Running Diabetes: Fueling, carbs and the long runs Part 1

I am Type 1 diabetic runner. Which means that I am insulin dependent which I receive in specific doses via an insulin pump. I am not going to cover what diabetes is or the difference between the types and other general stuff here. There are plenty of really good information available, you can take a look in sites like The American Diabetes Association, JDRF (Juvinile Diabetes Research Foundation), WebMD, TuDiabetes, DLife and others. Here I will like talk about how I manage my sugars and diabetes while training, running and racing. For that purpose I have divided the topic in several segments, from basic to some running details.


One important aspect of endurance running is fueling. This is not necessary a conversation about diet during and off training, but some insights from what I do pre-, during and post- workouts and events. With that in mind, today the topic is going to be around the topic of fueling. One of the key elements of endurance running is the long run. For these long type of workouts fueling during the runs becomes a critical element since we will need, especially for us the slower runners, to replenish some of the calories that are being spent during the runs. Most of the advice for fueling will be very similar for individuals with diabetes, with the main difference being to also know the carbs content, the type of carbs and how your body reacts and/or uses those carbs in addition to the calories consumed. You will need to pair the training notes to the fueling and keep track of what works for you and how it affects your performance. Also you will need to select the foods and/or items that they will settle well with the stomach and that give you the energy you need to complete your workout or your long run.

As mentioned earlier one of the things that is key, is that you also need to take in consideration the amount of carbs and type that you are digesting in addition to the calories numbers. Runners use energy gel, energy drinks, crackers, gummies, candy, chocolate and others types. With many options and brands you need to spread the options, spend time sorting and select the ones that will most likely provide you with what you need. I used an initial simple criteria based on the following areas,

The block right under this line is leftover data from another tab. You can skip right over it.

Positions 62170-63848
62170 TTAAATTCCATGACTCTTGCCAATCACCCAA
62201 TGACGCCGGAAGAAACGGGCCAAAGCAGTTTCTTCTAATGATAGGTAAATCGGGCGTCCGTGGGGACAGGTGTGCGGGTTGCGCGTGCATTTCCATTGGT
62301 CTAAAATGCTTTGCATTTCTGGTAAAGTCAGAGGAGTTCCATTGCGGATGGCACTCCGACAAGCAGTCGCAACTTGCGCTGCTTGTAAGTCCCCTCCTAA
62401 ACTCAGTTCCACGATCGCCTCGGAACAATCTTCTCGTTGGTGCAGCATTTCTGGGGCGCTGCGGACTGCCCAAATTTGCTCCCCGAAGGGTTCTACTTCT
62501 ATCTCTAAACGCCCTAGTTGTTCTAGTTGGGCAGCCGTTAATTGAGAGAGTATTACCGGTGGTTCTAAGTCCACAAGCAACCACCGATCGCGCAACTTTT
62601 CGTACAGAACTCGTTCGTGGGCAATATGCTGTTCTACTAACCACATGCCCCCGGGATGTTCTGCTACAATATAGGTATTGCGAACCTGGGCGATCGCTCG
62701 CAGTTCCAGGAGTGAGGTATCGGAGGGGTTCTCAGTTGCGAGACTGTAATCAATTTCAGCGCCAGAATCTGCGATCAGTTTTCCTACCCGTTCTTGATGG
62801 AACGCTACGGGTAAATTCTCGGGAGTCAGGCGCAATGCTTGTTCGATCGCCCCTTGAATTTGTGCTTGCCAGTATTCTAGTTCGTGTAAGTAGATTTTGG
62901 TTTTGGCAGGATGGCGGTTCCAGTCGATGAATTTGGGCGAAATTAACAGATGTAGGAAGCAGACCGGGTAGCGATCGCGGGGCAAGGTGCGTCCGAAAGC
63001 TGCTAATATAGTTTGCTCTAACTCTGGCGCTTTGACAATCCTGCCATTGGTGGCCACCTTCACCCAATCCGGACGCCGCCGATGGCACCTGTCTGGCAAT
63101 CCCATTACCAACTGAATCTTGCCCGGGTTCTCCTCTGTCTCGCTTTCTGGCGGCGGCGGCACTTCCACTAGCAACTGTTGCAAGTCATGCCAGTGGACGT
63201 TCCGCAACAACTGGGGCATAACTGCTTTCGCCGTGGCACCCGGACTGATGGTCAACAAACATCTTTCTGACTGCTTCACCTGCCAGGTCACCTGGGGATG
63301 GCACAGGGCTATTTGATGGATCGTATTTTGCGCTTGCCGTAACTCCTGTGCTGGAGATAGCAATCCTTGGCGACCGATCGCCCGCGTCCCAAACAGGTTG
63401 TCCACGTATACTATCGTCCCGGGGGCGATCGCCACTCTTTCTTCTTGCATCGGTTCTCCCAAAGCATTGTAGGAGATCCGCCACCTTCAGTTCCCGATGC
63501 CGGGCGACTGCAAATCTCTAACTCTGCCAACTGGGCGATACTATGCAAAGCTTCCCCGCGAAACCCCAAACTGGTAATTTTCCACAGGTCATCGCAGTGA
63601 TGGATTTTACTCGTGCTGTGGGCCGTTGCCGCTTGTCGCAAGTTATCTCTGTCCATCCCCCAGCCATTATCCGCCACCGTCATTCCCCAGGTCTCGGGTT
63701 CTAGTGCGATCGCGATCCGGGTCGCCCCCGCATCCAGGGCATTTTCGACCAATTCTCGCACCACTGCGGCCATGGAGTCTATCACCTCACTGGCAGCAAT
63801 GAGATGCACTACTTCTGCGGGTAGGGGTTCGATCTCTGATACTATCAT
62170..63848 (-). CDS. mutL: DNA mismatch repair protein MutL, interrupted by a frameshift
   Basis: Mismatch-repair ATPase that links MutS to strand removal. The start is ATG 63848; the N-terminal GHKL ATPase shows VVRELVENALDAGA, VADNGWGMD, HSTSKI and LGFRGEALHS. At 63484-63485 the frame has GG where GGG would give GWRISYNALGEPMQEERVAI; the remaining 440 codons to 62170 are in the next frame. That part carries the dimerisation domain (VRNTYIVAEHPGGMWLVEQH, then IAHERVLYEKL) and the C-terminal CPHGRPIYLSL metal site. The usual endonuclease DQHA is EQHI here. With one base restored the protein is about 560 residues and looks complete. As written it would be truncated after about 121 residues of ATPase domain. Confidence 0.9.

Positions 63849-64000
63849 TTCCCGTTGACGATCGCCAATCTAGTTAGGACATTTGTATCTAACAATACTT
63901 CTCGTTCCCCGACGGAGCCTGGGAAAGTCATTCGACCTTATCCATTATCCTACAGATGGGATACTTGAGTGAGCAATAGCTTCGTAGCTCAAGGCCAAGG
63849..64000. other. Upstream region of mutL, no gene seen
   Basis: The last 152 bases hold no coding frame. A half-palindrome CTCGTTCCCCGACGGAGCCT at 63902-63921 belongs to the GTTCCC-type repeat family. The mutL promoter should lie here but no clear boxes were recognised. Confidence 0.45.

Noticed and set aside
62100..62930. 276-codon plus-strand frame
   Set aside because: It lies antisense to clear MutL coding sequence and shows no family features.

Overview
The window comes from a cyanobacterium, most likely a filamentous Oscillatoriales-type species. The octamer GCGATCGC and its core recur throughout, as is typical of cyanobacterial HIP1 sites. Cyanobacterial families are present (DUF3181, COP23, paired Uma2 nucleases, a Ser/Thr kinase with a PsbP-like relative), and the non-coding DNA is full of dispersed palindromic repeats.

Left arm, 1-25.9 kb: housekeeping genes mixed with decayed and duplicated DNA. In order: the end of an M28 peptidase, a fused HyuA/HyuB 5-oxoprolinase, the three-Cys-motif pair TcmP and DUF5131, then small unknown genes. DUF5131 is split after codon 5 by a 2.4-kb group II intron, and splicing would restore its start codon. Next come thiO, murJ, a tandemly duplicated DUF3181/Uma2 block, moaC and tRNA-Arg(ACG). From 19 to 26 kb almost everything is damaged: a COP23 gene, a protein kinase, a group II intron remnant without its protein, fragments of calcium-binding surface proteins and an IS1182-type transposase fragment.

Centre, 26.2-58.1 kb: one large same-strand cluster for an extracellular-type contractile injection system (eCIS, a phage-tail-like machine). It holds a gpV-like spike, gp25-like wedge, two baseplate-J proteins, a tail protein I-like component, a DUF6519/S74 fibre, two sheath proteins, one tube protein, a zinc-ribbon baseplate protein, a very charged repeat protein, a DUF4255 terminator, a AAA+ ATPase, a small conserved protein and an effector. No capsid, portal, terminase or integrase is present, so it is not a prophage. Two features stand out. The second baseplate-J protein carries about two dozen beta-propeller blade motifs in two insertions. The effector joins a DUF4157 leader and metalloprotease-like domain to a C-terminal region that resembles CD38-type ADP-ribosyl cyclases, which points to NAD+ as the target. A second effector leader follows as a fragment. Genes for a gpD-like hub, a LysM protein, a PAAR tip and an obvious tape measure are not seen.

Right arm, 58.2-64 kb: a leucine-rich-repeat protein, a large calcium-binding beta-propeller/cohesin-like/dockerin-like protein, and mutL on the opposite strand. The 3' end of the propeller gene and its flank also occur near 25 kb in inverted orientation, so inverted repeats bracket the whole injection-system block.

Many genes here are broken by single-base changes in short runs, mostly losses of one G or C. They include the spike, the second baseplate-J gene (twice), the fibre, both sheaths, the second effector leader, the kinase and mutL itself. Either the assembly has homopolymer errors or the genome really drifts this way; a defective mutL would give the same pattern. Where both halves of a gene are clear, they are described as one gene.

1. Possible good flavors
  2. Calorie content
  3. Carbs content
  4. Type of carbs
  5. Electrolytes
  6. Ease to carry
  7. Cost

The Fuel

While my preferred source on long runs and events has been energy gels and energy drink, I have also tried granola bars, gummy blocks, gummy beans during my long runs to understand and figure what works best for me. For now I would like to continue the conversation around energy gels. 



After tossing out the options that will not meet your criteria you will need to select a few to try during your workouts. If starting from 0, start with a list of possible 6 to 7 different options, so they can be use during the next few weeks of training. Narrow that then to 3 to 4 good candidates and proceed to do consecutive training runs using those. As an example you can then evaluate the result ranking them each using the following criteria,

gelstABLE1Ranking the options will help you make a better selection for the top 3 go to energy sources. You should also take in consideration how quickly those carbohydrates provide energy. The carbs either help you make sugar level rise or sustained a certain performance. Helping you stay in control should be the optimal goal while supplying you with the much needed energy specially in the later part of your workout.

Also another ranking variation to evaluate your options, is to have values added for Good, Better and Best. Then add up the total. Of course in this example we are using three gels, but you can add up as many as you like and also add criteria like Bad and Worse assigning 0 point for Bad and subtracting 1 point for worse. Also you can add additional criteria that better fit your style. Any method that will help you figure out which one work best for you.


As mentioned earlier, not all fuels are equal. Did you know that several manufactures formulate their product slightly different, each of them with a combination of different type of carbohydrates. Some will use a combination of low and & high glycemic index to provide a short and long term energy source.  I normally check new fuel flavors and brands during some of my long runs when is time for the second fuel. That way I know the body is in a need of fuel and I will definitely be able to gauge how I react and if it will be acceptable for me.